"The message here is that patients should not wait until their weight and health status are dire before seeking the help of a bariatric surgeon," Dr. Gorecki adds. "Patients with no risk factors in the study - those who were under 45 with a BMI under 50, with controlled blood pressure and low risk of developing blood clots in the lungs - only had a.2%-.3% risk of surgery-related death," he notes, adding, "That's a far lower risk than the overall long-term health risks of obesity itself."

Surgical rate grows - as does obesity rate
Although considered elective, bariatric surgery is becoming more and more necessary as obesity rates in the U. S. continue to soar - particularly among the extremely obese. The RAND Corporation's recent study on obesity in the U. S. revealed that the number of obese Americans - with a BMI over 30 - rose 24% between 2000 and 2005. However, the rate of morbid obesity - defined as a BMI over 40 - surged up 50% during the same time period. And, in the category of extreme morbid obesity - with a BMI over 50 - the numbers grew by a staggering 75% over the same five-year timeframe.

"Clearly, bariatric surgery is a valuable option for those morbidly obese patients who have had no success with traditional weight loss programs, and need medical intervention to help them achieve a healthier weight for longevity and disease prevention," Dr. Gorecki notes. In fact, federally-funded health insurance policies Medicare and Medicaid have recognized bariatric surgery as a medically necessary surgical procedure for the morbidly obese. While considered a major abdominal procedure with serious risk, Dr. Gorecki points out that New York Methodist Hospital has been named a "Center of Excellence" by the American Society of Bariatric Surgery for its commitment to quality and its high success rates for patient satisfaction. He adds that prospective bariatric surgery patients at NYM undergo a rigorous screening process to ensure that the surgical option is warranted, and that less invasive options for weight loss have been exhausted.

According to Dr. Gorecki, there are two most common types of bariatric surgery. The first, Roux-en-Y Gastric Bypass Procedure, involves creating a small stomach pouch that serves as a reservoir and connects directly to the intestine (gastric bypass). The second is Laparoscopic Gastric Banding, also called Lap-Band. For this procedure, surgeons make a small laparoscopic incision and insert an adjustable band to restrict the size and capacity of the stomach. The entire procedure is done without stapling or cutting into the stomach. In addition, adjusting the band - which is done regularly during the weight loss period - does not require additional surgery. While both procedures limit the amount of food that a person can consume, gastric bypass has been shown to produce greater and more sustained weight loss than Lap-Band.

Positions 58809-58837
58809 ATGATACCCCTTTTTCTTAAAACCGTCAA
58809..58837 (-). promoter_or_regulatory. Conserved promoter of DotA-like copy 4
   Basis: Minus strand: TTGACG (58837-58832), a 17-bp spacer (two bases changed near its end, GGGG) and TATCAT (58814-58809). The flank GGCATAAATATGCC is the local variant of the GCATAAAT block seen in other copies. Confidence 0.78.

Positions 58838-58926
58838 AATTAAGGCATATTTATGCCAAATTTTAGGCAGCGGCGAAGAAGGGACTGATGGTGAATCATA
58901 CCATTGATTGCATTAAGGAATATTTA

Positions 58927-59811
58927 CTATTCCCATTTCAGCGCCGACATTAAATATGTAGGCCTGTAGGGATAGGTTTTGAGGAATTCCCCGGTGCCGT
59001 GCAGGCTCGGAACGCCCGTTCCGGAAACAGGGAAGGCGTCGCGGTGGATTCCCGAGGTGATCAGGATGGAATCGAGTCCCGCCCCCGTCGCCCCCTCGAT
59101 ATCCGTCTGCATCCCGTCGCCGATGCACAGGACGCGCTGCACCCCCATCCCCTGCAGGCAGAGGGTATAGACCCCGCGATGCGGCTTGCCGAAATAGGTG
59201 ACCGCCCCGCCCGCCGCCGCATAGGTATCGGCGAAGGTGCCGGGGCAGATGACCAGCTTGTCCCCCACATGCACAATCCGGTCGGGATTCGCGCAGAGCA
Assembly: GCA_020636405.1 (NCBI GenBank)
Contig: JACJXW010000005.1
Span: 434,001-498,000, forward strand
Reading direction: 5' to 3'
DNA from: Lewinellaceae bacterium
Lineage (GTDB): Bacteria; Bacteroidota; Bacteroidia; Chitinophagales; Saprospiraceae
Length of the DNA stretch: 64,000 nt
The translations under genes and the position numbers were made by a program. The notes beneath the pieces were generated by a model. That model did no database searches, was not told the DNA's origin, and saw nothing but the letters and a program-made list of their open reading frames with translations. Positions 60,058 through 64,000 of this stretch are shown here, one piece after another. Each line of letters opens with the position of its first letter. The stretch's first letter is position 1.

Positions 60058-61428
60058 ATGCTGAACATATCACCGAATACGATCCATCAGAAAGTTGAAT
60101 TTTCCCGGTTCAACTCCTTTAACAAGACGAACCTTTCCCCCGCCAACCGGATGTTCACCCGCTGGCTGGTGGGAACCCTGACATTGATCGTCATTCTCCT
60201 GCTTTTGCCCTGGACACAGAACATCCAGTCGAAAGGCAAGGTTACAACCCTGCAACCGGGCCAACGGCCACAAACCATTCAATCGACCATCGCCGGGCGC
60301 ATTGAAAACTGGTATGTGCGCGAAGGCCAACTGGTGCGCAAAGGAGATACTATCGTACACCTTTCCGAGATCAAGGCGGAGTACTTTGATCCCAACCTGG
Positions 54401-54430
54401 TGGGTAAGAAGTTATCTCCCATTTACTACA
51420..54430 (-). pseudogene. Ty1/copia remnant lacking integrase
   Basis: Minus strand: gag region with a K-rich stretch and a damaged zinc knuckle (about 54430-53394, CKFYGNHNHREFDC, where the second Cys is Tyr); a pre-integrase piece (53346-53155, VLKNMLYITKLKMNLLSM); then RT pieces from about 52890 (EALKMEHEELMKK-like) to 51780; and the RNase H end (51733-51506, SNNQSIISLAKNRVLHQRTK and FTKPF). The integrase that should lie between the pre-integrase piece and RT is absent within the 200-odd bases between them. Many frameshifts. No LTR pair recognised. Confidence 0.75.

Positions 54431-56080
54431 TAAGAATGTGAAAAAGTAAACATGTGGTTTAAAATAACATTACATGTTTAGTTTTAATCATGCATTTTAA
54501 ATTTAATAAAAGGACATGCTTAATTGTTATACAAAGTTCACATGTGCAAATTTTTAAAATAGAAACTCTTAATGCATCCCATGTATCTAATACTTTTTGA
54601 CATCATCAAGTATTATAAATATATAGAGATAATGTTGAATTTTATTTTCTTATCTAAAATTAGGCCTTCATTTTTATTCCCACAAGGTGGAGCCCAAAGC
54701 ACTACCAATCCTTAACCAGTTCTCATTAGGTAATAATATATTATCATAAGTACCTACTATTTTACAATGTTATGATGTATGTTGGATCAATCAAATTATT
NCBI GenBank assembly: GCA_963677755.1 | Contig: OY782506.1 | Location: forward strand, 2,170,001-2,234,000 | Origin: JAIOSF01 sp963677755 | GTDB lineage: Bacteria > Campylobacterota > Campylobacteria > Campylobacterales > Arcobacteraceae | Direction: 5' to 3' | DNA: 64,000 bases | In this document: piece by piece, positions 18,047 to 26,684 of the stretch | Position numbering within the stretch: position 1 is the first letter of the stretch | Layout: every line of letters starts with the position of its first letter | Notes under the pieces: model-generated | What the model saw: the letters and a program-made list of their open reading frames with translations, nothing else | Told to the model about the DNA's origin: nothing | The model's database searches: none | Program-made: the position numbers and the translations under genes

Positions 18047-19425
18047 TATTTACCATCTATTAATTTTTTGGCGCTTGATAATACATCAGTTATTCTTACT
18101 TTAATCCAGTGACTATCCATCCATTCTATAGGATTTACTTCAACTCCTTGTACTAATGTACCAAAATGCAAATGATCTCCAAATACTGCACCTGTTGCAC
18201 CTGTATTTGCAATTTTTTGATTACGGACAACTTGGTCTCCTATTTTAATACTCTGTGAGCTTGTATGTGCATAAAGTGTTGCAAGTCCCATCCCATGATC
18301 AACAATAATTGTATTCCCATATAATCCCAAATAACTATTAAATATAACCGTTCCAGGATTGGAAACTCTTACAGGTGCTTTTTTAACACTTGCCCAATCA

Bio:
Dr. Piotr J. Gorecki, MD, F. A.C. S is a leading advanced laparoscopic surgeon with extensive practice in bariatric and foregut surgery. An assistant professor of surgery for Weill Medical College at Cornell University, Dr. Gorecki is the Chief Division of Laparoscopy, the Medical Director of the Brooklyn Center for Advanced Laparoscopy and the Director of the Bariatric Surgery Program at New York Methodist Hospital. He did his residency at New York Methodist Hospital which is affiliated with Cornell University College of Medicine and his fellowship in Minimally Invasive Surgery at Mayo Clinic. Dr. Gorecki has lectured and written widely on bariatric and laparoscopic surgery. He is current a member of the American Medical Association, the American College of Surgeons, Society of the American Gastrointestinal Endoscopic Surgeons, American Society for Bariatric Surgery and The Society of Laparoendoscopic Surgeons. More information about Dr. Gorecki and about the bariatric surgery program at NYM can be found at www. nym. org.